Last year NVIDIA also announced a future product, Grace where we can see LPDDR along the sides of the Arm CPU.
The bottom line is that we are moving into more complex packages, and Apple is moving along this same trendline.
Second, there is a high-speed interconnect between the two M1 Max halves that make up the M1 Ultra. Interconnect is a huge point for future generation chips. We see companies talking about bump density and bits per Joule of efficiency. Apple claims massive bandwidth between these two halves. The important part though is that logically the interconnect makes it fast enough to have the system see the two GPU parts and the two CPU parts as single pieces of silicon. This is a big deal for the industry. It means Apple is moving along the high-speed packaging and technology trendline for its products.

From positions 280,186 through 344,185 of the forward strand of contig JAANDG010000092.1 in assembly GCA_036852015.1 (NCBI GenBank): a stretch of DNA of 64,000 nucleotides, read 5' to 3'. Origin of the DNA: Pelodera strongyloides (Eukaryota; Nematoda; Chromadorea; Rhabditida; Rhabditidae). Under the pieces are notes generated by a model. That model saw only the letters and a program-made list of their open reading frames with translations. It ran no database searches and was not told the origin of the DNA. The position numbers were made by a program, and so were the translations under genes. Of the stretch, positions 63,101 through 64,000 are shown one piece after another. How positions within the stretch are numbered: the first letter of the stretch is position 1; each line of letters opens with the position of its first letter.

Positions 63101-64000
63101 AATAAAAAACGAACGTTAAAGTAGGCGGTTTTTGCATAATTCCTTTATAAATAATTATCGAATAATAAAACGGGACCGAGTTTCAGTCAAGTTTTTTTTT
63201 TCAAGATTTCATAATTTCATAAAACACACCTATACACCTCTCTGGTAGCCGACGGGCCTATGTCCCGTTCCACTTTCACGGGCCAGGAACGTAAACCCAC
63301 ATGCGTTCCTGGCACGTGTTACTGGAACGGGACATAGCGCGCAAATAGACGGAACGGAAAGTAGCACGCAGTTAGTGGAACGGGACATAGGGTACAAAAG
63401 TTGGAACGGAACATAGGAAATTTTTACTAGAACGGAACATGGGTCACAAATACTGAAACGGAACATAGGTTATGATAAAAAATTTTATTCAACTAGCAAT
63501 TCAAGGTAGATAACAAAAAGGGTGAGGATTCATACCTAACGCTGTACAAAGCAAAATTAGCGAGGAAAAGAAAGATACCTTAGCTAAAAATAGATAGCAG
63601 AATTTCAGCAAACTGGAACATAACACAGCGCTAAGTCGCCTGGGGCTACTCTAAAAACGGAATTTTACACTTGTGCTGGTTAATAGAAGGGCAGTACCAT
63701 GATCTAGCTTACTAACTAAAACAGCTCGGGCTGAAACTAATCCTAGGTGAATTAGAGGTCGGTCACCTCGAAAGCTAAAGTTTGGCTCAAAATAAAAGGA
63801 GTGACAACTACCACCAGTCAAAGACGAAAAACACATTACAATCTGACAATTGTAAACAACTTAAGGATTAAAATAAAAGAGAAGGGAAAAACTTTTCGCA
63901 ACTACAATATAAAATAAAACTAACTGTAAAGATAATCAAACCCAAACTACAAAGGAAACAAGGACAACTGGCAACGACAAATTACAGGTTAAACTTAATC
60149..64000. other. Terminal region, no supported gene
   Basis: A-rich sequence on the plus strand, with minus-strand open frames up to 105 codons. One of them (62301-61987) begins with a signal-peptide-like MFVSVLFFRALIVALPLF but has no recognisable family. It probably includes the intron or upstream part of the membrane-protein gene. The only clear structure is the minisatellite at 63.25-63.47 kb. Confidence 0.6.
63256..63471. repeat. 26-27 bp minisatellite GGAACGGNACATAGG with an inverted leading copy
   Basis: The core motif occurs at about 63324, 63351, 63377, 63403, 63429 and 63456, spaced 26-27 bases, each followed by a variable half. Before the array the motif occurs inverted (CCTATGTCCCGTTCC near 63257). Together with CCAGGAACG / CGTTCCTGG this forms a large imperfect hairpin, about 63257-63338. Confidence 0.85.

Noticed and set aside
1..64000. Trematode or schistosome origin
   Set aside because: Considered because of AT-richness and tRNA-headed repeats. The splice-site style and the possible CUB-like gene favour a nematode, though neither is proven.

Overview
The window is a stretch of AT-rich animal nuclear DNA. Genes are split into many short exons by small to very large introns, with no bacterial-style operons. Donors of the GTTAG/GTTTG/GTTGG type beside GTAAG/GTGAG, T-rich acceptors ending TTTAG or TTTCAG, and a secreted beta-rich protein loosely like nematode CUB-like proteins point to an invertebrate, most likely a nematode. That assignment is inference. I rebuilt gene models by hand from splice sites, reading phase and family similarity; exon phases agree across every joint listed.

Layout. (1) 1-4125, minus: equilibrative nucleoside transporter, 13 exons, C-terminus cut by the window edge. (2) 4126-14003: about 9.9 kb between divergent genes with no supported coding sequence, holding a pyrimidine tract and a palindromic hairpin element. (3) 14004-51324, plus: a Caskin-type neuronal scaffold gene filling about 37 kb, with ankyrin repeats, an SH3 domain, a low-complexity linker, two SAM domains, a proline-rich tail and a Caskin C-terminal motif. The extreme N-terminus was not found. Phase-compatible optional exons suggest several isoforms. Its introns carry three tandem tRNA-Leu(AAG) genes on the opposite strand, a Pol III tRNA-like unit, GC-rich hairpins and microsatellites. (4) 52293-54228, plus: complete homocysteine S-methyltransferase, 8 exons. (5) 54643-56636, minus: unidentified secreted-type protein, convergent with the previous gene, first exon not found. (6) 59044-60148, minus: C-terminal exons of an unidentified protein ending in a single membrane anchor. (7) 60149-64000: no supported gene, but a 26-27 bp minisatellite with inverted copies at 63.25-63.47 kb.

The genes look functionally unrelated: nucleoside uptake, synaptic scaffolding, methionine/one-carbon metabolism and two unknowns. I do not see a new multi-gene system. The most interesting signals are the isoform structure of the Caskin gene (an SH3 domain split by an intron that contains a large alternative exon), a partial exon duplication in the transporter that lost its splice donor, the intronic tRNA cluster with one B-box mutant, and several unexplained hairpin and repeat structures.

Third, we have heavy use of accelerators. Benchmarks are one thing, but I also wanted to give some anecdotes of performance here. I have the M1 Mac Mini and had the 13″ MacBook Pro with the M1. Both have OK performance, but in general, it felt like working on a lower-end Core i3 Project TinyMiniMicro node, or worse, under many tasks. There were some things like video editing that are clearly better on the M1 than on a Core i3. Under heavy multitasking, the challenge seemed to be MacOS managing memory. Even on the 16GB model, it was very noticeable both on the Mac Mini and MacBook Pro M1 when a browser tab was not fresh. In contrast to the Mac Mini, for example, one can load most modern 1L PCs with two 32GB SODIMMs and rarely feel that issue. The key here is that Apple understands that a modern PC needs more than just CPU cores, and so relatively little space is leveraged for the Arm CPU cores.